Here are 10 pricing initiatives that publishers might like to consider:

  1.  Standardisation of Ad Sizes: Make it easier for advertiser to buy (and sales reps to sell) advertising solutions (not products!) across different mastheads in different geographic markets.
  2. Improve Bundling: Standardised ad sizes makes it easier to bundle across print publications, but print advertising products should also be bundled with online product to assist in the migration of print-only advertisers to digital platforms.
  3. Paywalls I: There is no “gold standard” paywall model as yet: the model used by The New York Times is different from the model used by The Times of London. The success of any publishers’ paywall will be a function of understanding its readership and offering choice. Some readers will be ‘news hounds’ interested in food and wine. Others will be sports fans that keep an eye on the real estate market. Let subscribers pick-and-mix what content they subscribe to.
  4. Paywalls II: Offer corporate subscriptions. How much website traffic comes from employees getting a news or sports fix during a lunch break or, more importantly, researching work-related stories online during business hours?
  5. Invest in Tablets: Advertisers are now accepting higher advertising prices for tablets, vis-a-vis website advertising, or even paying to sponsor tablet apps. Readers are directed towards the Intelligent Life iPad app, which is not only sponsored (recently) by Credit Suisse, but also makes engaging use of audio and video for advertisers.
  6.  Diversification: The “rivers of gold” from classified advertising are never going to return, so digital publishers need to be leaner and meaner. It will take multiple revenue streams to start making a dent in the hole left by the ‘rivers of gold’ and become a successful digital business. Publishers should consider launching online radio & TV stations, for example.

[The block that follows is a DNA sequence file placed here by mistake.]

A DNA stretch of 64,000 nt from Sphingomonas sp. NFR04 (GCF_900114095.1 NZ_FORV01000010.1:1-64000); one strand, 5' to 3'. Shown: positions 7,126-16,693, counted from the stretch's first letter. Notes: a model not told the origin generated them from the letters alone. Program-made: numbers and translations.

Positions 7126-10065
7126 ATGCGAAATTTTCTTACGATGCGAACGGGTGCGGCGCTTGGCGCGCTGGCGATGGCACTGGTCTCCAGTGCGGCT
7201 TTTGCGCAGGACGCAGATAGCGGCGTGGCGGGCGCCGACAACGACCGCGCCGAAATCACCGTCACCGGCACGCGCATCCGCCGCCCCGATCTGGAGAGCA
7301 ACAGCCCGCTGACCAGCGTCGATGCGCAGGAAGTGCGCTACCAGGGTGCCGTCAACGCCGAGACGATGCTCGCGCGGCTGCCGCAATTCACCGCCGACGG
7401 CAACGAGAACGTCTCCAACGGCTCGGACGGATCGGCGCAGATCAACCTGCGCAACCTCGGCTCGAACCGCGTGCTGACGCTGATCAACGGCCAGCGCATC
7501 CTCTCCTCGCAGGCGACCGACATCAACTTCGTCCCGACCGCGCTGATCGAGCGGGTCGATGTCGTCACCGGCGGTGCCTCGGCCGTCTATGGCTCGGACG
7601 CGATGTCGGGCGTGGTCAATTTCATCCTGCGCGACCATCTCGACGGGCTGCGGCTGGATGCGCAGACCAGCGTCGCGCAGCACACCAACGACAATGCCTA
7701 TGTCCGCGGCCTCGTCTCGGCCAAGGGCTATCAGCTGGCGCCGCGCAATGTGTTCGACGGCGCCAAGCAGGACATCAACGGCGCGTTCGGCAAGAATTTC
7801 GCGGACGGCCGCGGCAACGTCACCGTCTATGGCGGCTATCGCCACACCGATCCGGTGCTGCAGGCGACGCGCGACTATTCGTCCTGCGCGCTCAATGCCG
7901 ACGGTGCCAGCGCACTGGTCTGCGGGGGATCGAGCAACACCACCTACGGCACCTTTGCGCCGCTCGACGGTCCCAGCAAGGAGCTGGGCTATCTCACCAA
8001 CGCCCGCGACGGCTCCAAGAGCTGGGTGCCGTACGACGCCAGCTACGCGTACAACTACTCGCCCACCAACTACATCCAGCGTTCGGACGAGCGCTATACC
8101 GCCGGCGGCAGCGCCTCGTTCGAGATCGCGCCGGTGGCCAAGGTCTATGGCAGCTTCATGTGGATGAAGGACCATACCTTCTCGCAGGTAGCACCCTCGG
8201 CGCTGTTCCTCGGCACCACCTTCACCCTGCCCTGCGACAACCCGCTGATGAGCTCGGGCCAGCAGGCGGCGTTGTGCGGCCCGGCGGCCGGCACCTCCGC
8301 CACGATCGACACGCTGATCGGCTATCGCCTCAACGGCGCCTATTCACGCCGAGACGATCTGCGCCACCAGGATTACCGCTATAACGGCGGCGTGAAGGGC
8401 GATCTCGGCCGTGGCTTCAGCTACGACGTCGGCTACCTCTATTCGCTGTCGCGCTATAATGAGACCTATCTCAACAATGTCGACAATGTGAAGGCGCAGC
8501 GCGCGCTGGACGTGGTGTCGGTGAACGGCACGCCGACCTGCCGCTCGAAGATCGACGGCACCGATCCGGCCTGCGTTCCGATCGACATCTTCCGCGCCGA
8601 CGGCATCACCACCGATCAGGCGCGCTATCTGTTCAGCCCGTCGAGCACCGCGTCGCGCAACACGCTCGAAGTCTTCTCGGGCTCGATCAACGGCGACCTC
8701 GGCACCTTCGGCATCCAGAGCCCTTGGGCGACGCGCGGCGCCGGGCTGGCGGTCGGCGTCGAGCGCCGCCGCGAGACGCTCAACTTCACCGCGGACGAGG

7. From Content to Services: Part of that diversification strategy may involve a change in mindset, from being a content provider to a marketing services company. Just done a feature story on the hottest travel destination in Asia, or review a fantastic Shiraz from the Barossa Valley? Let the reader click through and the purchase the product, clipping the ticket on the way.
  8. Manage Print Format Changes Carefully: The Times of London increased its circulation by 2% - 3% after changing to a tabloid. It put its cover price up £0.05p to £0.60 in Sep 2005. Sales of The Independent increased 15% - 20% after going tabloid, but McKinsey’s estimate 20% of advertising revenue is put at risk with a format change. Research advertisers’ and readers’ expectations carefully. Sure, it’s easier to read a tabloid paper on a crowded train (improved value) but does a full-page ad in a tabloid have the same value to an advertiser as a full-page ad in a broadsheet?
  9. Magazines are Weathering the Storm: If worse comes to worse, consider converting to a magazine. Magazines are inspiring, and often carry aspirational (and thus expensive) advertising.
  10. Consolidate Subscriber Database: Many publishers already have disparate databases of subscribers…to their e-newsletters, property alerts, even dating sites in some cases. These should be consolidated and analysed to come up with highly targeted offerings to an already engaged audience…and not forgetting those who still get the local newsagent to home deliver a newspaper.